phonological awareness was presented along with highlight of the research evidence and report of the National Reading Panel. In the
section on validity in the Statistical and Normative Analyses, the authors note that all the skills that are necessary for the test domain
of phonological awareness are assessed in the PAT-2. Further, they state that the test “was developed following extensive review of
available tests and the literature which indicated the particular subtests and skills selected were those reflective of necessary
phonological awareness skills of elementary age students” (Robertson & Salter, 2007a, p. 48). Quantitative evidence of content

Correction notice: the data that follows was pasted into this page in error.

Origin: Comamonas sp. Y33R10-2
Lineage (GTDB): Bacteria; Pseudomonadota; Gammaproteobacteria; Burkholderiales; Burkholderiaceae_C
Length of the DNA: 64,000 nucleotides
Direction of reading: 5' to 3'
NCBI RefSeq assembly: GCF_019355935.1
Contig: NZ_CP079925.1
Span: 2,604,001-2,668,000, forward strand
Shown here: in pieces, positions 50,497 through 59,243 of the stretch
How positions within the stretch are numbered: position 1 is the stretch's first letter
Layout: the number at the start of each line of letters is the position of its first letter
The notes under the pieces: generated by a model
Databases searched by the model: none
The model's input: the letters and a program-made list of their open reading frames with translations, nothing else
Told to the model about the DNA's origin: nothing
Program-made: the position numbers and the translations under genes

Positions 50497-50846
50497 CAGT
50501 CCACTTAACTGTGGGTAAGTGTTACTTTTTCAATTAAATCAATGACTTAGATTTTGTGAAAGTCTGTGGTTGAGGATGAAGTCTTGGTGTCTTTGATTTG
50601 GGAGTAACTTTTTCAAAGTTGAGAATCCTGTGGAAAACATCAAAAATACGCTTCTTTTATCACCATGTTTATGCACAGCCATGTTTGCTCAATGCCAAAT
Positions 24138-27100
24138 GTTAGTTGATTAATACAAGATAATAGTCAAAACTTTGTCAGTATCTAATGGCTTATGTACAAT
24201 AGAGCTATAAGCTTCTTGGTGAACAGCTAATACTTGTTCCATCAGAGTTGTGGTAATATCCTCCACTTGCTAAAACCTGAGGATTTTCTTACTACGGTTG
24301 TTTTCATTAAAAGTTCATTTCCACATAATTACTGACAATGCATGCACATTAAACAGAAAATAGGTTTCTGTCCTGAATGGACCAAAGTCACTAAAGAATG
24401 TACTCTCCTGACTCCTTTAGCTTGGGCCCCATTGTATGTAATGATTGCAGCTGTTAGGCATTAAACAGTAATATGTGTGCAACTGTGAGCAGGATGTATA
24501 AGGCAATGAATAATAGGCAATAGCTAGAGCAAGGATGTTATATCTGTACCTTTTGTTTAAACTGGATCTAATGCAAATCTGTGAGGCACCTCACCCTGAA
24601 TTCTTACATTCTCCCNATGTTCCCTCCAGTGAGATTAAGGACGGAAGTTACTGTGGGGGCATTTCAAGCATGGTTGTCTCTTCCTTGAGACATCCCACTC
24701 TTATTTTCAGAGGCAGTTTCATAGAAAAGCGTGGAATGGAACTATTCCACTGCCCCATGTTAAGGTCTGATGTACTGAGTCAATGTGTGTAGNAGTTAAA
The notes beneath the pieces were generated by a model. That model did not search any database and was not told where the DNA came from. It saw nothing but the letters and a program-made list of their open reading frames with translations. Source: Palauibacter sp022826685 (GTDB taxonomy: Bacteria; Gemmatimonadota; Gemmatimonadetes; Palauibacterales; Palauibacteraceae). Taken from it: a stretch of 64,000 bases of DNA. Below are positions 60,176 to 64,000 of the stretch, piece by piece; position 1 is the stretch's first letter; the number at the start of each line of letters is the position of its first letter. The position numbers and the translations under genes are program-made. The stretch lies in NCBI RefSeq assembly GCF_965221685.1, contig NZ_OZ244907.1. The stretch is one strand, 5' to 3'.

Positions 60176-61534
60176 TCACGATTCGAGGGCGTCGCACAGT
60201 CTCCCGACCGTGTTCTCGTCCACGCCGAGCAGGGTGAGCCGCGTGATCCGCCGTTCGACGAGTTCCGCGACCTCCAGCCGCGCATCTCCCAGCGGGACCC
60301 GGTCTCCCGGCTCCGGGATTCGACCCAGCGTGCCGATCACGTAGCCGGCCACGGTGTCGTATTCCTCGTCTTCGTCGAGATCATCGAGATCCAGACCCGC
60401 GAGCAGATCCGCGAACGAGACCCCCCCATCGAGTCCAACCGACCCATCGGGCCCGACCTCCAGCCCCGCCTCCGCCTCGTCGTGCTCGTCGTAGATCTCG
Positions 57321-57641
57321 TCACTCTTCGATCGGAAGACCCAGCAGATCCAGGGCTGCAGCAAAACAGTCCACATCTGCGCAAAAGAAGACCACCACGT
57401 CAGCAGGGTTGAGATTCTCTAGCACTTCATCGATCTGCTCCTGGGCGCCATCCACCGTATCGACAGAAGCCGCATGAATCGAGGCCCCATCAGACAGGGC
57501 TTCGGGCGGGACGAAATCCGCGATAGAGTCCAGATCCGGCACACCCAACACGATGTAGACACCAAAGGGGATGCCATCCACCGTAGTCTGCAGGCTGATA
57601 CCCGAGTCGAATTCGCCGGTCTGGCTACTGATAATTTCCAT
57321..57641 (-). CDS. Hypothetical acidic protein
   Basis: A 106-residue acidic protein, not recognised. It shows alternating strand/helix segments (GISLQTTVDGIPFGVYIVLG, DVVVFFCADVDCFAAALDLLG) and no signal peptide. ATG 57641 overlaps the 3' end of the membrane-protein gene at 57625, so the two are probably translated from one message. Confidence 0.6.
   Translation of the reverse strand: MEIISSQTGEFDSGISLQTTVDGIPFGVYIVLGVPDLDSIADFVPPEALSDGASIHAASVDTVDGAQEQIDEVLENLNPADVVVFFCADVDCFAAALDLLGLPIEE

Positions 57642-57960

validity such as conventional item analysis is not presented. Comment: Quantitative evidence would strengthen the validity. Item
discrimination and item difficulty analysis would have shown how students’ performance could be differentiated.
Criterion Prediction Validity: Not reported. Comment: The authors offer contrasted groups validity in their section on criterion-
related validity. I find this a bit confusing as the terms criterion-related or criterion prediction validity generally refer to how well a
test performs compared to some other established measure of the same phenomenon being tested. Against this definition, the PAT-2
does not offer any evidence for criterion prediction validity.
Construct Identification Validity: Group differentiation was addressed in the form of contrasted group validity (Robertson &
Salter, 2007a, p. 48) which involved comparing test results of students who participated in the standardization study with a group of